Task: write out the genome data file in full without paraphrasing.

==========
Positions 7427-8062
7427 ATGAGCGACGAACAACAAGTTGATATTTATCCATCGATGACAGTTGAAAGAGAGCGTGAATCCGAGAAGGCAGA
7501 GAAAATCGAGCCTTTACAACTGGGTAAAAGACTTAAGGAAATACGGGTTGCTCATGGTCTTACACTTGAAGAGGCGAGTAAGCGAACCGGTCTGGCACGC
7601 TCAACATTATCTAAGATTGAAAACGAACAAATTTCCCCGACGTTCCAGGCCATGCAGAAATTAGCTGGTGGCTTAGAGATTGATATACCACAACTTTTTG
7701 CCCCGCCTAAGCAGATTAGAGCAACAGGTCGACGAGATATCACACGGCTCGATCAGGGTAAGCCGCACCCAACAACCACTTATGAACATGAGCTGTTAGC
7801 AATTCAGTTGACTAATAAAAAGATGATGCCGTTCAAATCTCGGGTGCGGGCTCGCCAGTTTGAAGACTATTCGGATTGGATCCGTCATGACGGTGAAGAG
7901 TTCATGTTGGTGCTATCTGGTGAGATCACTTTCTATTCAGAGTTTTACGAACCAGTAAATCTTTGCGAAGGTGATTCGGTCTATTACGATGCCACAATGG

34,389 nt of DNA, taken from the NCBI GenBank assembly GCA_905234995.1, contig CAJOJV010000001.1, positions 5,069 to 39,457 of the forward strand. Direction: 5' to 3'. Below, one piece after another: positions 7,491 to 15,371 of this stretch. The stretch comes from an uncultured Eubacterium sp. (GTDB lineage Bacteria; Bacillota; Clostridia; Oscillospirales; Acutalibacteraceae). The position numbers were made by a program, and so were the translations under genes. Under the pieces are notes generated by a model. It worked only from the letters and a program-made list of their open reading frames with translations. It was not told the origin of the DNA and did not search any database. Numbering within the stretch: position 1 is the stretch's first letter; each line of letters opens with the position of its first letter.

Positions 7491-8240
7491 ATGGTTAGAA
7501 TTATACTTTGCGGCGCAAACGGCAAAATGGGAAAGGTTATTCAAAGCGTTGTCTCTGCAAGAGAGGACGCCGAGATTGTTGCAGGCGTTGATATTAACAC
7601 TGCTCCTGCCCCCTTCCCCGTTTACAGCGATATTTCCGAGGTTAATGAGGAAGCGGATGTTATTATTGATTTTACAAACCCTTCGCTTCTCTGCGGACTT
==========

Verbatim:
Positions 7427-8062
7427 ATGAGCGACGAACAACAAGTTGATATTTATCCATCGATGACAGTTGAAAGAGAGCGTGAATCCGAGAAGGCAGA
7501 GAAAATCGAGCCTTTACAACTGGGTAAAAGACTTAAGGAAATACGGGTTGCTCATGGTCTTACACTTGAAGAGGCGAGTAAGCGAACCGGTCTGGCACGC
7601 TCAACATTATCTAAGATTGAAAACGAACAAATTTCCCCGACGTTCCAGGCCATGCAGAAATTAGCTGGTGGCTTAGAGATTGATATACCACAACTTTTTG
7701 CCCCGCCTAAGCAGATTAGAGCAACAGGTCGACGAGATATCACACGGCTCGATCAGGGTAAGCCGCACCCAACAACCACTTATGAACATGAGCTGTTAGC
7801 AATTCAGTTGACTAATAAAAAGATGATGCCGTTCAAATCTCGGGTGCGGGCTCGCCAGTTTGAAGACTATTCGGATTGGATCCGTCATGACGGTGAAGAG
7901 TTCATGTTGGTGCTATCTGGTGAGATCACTTTCTATTCAGAGTTTTACGAACCAGTAAATCTTTGCGAAGGTGATTCGGTCTATTACGATGCCACAATGG

34,389 nt of DNA, taken from the NCBI GenBank assembly GCA_905234995.1, contig CAJOJV010000001.1, positions 5,069 to 39,457 of the forward strand. Direction: 5' to 3'. Below, one piece after another: positions 7,491 to 15,371 of this stretch. The stretch comes from an uncultured Eubacterium sp. (GTDB lineage Bacteria; Bacillota; Clostridia; Oscillospirales; Acutalibacteraceae). The position numbers were made by a program, and so were the translations under genes. Under the pieces are notes generated by a model. It worked only from the letters and a program-made list of their open reading frames with translations. It was not told the origin of the DNA and did not search any database. Numbering within the stretch: position 1 is the stretch's first letter; each line of letters opens with the position of its first letter.

Positions 7491-8240
7491 ATGGTTAGAA
7501 TTATACTTTGCGGCGCAAACGGCAAAATGGGAAAGGTTATTCAAAGCGTTGTCTCTGCAAGAGAGGACGCCGAGATTGTTGCAGGCGTTGATATTAACAC
7601 TGCTCCTGCCCCCTTCCCCGTTTACAGCGATATTTCCGAGGTTAATGAGGAAGCGGATGTTATTATTGATTTTACAAACCCTTCGCTTCTCTGCGGACTT